On the top of the Left Bank hill housing the dramatic Panthéon monument seen from afar across the city stands a particularly inspiring church, the Église St-Étienne-du-Mont, one of the spiritual centers of Paris. In a special shrine within the church lie the remains of Saint Geneviève, the patron saint of Paris, who in the 5th century is said to have saved Paris from Attila the Hun through her prophesy. Her memory is revived each morning at 8 a.m. when the bells in four bell towers awake the neighborhood in a sustained medley -- and sound out the hours and half hours and other special holy times throughout the day.
On this site in the 6th century in the basilica of Sainte-Pierre-Saint-Paul, King Clovis -- who had converted to Christianity under the guidance of Saint Geneviève -- along with Queen Clothilde and Geneviève herself were buried. The present church, still used as a parish church, is a worthy stop in itself, built over centuries and incorporating a number of architectural styles, primarily Gothic. Other unique features include the rood screen (or pillared gallery), the only one in Paris, and a remarkable organ. It also contains the remains of mathematician/philosopher Blaise Pascal and playwright Jean Racine. Perhaps more importantly, however, the church houses Saint Geneviève's reliquary, which was revered until the French Revolution, then destroyed and her ashes thrown into the Seine by a gleeful mob. But in 1803 a bone fragment was recovered and placed in a reliquary now above the altar of the church.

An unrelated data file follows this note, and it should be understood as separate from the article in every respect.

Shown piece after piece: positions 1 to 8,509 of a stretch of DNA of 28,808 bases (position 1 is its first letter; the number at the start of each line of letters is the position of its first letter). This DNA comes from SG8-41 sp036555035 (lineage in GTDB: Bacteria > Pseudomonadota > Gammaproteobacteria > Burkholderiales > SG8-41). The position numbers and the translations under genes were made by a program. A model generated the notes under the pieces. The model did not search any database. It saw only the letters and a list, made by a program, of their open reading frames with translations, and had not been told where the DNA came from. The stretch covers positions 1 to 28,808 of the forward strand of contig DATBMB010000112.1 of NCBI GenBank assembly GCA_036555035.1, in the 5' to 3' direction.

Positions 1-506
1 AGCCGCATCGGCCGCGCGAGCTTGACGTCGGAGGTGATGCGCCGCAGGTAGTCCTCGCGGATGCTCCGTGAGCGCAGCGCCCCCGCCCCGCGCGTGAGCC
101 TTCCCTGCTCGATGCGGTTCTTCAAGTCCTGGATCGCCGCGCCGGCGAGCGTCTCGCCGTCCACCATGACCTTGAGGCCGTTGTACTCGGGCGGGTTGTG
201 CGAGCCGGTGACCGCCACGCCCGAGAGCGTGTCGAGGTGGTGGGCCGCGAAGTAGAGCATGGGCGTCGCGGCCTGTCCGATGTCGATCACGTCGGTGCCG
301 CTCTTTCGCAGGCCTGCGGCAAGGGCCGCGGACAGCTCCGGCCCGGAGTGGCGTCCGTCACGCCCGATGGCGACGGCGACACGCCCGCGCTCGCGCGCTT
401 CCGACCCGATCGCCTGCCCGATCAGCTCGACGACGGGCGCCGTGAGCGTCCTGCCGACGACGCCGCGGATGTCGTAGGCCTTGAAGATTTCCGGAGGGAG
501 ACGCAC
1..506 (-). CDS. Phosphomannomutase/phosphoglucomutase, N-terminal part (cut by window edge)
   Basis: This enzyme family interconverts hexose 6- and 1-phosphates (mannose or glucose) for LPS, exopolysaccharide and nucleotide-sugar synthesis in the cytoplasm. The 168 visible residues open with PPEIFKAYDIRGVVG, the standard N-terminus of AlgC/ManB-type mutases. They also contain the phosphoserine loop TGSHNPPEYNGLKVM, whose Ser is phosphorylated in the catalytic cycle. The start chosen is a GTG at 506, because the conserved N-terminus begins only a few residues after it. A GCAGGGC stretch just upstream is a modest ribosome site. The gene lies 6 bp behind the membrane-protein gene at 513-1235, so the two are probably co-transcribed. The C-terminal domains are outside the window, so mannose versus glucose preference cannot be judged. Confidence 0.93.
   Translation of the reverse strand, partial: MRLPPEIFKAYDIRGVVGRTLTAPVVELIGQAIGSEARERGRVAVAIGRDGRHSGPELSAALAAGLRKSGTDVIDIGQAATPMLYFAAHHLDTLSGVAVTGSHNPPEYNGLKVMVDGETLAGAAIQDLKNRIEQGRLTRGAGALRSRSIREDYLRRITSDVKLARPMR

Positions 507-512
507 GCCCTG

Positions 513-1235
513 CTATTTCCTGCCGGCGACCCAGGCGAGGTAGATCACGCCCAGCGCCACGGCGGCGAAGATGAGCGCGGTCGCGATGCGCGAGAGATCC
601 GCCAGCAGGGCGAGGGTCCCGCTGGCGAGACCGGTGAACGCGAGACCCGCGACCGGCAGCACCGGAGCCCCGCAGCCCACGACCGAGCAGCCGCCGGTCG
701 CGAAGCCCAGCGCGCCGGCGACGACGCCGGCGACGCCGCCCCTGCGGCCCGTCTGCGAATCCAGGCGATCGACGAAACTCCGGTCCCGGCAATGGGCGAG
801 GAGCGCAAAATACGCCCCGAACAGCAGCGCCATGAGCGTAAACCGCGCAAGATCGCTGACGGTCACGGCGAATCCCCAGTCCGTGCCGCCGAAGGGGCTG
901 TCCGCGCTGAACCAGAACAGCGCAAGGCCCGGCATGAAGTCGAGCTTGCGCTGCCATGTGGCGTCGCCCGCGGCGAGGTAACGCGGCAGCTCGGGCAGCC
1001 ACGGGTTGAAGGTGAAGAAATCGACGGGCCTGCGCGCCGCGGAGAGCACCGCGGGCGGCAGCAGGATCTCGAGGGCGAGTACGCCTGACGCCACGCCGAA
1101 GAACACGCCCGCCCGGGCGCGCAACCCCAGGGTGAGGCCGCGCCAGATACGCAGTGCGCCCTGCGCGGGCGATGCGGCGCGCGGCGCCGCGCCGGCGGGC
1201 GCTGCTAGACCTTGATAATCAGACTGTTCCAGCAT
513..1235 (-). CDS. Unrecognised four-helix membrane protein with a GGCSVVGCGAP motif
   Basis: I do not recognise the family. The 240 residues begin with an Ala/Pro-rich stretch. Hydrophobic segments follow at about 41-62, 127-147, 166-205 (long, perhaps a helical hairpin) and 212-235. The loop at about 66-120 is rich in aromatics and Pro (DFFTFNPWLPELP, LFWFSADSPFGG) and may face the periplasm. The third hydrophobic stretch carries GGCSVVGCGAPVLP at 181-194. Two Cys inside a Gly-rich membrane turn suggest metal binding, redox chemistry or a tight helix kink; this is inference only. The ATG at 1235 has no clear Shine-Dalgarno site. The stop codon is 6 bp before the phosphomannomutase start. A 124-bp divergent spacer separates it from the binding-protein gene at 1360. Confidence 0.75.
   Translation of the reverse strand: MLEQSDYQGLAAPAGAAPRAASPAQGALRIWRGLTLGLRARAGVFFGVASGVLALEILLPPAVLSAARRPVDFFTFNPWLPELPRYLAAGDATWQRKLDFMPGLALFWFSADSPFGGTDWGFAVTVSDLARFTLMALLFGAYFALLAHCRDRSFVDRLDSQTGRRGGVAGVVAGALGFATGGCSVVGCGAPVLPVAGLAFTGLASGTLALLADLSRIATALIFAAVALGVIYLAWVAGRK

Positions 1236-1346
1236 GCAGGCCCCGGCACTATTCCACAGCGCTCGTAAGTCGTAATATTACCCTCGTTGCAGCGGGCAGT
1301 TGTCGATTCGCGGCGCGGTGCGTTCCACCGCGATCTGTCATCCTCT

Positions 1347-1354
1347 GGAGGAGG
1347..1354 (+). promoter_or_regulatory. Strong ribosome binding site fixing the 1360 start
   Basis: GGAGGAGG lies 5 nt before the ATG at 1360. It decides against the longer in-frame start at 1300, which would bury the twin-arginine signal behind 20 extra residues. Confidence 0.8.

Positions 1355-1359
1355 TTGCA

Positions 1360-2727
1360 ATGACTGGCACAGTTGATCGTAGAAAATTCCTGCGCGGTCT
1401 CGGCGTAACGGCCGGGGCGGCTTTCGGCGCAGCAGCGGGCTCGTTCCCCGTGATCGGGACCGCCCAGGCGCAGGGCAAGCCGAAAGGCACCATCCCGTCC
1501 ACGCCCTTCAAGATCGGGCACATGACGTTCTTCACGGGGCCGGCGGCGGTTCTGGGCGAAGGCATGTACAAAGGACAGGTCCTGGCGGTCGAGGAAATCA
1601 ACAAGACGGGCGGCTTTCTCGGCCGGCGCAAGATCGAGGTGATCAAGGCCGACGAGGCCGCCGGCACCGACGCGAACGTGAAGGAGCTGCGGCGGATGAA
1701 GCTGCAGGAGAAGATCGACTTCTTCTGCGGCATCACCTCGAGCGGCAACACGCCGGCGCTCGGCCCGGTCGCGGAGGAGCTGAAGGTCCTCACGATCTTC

With another womantraveler, I walked reverently through the church and absorbed its very personal history. We learned, for example, that the tower bells even have names --Charles, Marie, Étienne, and Geneviève. Before leaving, I scribed a prayer to Saint Geneviève asking her to stand by the dear ones in my life.